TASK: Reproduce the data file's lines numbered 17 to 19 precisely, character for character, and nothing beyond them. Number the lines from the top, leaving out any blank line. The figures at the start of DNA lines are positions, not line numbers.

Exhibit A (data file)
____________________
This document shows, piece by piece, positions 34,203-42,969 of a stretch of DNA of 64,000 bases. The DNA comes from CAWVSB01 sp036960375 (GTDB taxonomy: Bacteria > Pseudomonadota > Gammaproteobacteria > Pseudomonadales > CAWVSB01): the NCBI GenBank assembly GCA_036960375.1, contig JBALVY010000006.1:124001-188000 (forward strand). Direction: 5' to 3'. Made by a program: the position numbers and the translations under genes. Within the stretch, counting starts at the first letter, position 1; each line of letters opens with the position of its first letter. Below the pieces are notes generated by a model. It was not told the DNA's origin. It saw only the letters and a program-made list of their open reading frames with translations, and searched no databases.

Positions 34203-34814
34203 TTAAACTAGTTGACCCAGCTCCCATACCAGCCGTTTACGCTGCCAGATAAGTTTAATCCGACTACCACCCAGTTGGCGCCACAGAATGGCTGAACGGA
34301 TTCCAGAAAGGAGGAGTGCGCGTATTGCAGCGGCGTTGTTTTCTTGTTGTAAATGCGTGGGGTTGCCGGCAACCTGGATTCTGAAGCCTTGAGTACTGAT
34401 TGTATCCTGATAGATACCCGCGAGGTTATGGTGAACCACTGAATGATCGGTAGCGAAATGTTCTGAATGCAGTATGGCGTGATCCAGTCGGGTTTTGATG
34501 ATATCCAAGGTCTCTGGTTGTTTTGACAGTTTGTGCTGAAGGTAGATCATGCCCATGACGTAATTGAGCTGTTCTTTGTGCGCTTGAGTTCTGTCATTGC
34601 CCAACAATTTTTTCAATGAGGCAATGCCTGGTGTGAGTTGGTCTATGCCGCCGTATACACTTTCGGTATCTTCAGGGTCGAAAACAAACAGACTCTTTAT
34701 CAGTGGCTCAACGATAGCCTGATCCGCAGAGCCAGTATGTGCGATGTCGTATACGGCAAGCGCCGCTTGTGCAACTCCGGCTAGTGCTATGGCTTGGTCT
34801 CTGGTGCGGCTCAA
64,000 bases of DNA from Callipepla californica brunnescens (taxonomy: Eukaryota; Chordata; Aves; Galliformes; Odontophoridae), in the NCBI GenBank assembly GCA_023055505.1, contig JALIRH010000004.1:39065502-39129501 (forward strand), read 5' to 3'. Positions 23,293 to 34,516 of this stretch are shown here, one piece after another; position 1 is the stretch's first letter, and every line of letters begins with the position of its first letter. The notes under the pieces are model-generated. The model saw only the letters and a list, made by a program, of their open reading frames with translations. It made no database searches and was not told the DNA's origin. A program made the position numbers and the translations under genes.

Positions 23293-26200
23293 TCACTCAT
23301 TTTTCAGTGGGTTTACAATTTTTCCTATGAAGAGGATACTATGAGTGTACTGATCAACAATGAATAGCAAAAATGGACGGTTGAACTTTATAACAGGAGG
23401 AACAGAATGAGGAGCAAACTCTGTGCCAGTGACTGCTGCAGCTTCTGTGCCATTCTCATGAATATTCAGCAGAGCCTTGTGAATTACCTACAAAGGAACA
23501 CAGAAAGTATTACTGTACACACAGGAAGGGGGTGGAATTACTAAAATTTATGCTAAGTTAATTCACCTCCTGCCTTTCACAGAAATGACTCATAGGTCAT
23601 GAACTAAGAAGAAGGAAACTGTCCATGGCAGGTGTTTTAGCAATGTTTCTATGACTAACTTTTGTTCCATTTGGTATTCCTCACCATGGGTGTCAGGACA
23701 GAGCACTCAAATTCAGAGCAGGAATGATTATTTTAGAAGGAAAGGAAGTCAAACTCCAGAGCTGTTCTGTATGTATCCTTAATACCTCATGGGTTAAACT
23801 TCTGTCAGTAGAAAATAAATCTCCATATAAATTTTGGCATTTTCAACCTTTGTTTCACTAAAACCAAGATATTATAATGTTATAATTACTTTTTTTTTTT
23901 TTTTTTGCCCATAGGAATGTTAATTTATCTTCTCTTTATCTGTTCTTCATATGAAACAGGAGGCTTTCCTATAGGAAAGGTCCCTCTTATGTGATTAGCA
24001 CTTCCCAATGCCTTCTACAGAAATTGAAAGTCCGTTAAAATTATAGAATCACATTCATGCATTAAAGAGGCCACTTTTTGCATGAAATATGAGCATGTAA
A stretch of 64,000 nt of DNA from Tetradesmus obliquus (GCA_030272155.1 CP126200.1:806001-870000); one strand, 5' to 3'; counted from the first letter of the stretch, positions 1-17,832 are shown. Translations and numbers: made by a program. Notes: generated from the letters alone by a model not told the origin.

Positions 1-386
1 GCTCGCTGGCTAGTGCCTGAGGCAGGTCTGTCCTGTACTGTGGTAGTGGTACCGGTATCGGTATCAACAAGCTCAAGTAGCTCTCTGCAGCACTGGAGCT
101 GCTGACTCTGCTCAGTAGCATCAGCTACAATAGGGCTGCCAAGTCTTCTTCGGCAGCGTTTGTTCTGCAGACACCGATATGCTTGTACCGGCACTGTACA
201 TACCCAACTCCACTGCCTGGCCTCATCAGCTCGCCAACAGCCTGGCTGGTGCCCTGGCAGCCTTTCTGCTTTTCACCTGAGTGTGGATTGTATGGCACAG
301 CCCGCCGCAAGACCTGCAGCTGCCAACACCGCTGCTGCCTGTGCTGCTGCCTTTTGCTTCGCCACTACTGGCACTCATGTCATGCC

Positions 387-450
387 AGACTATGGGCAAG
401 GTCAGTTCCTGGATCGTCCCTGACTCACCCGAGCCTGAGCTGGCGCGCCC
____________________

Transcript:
23701 GAGCACTCAAATTCAGAGCAGGAATGATTATTTTAGAAGGAAAGGAAGTCAAACTCCAGAGCTGTTCTGTATGTATCCTTAATACCTCATGGGTTAAACT
23801 TCTGTCAGTAGAAAATAAATCTCCATATAAATTTTGGCATTTTCAACCTTTGTTTCACTAAAACCAAGATATTATAATGTTATAATTACTTTTTTTTTTT
23901 TTTTTTGCCCATAGGAATGTTAATTTATCTTCTCTTTATCTGTTCTTCATATGAAACAGGAGGCTTTCCTATAGGAAAGGTCCCTCTTATGTGATTAGCA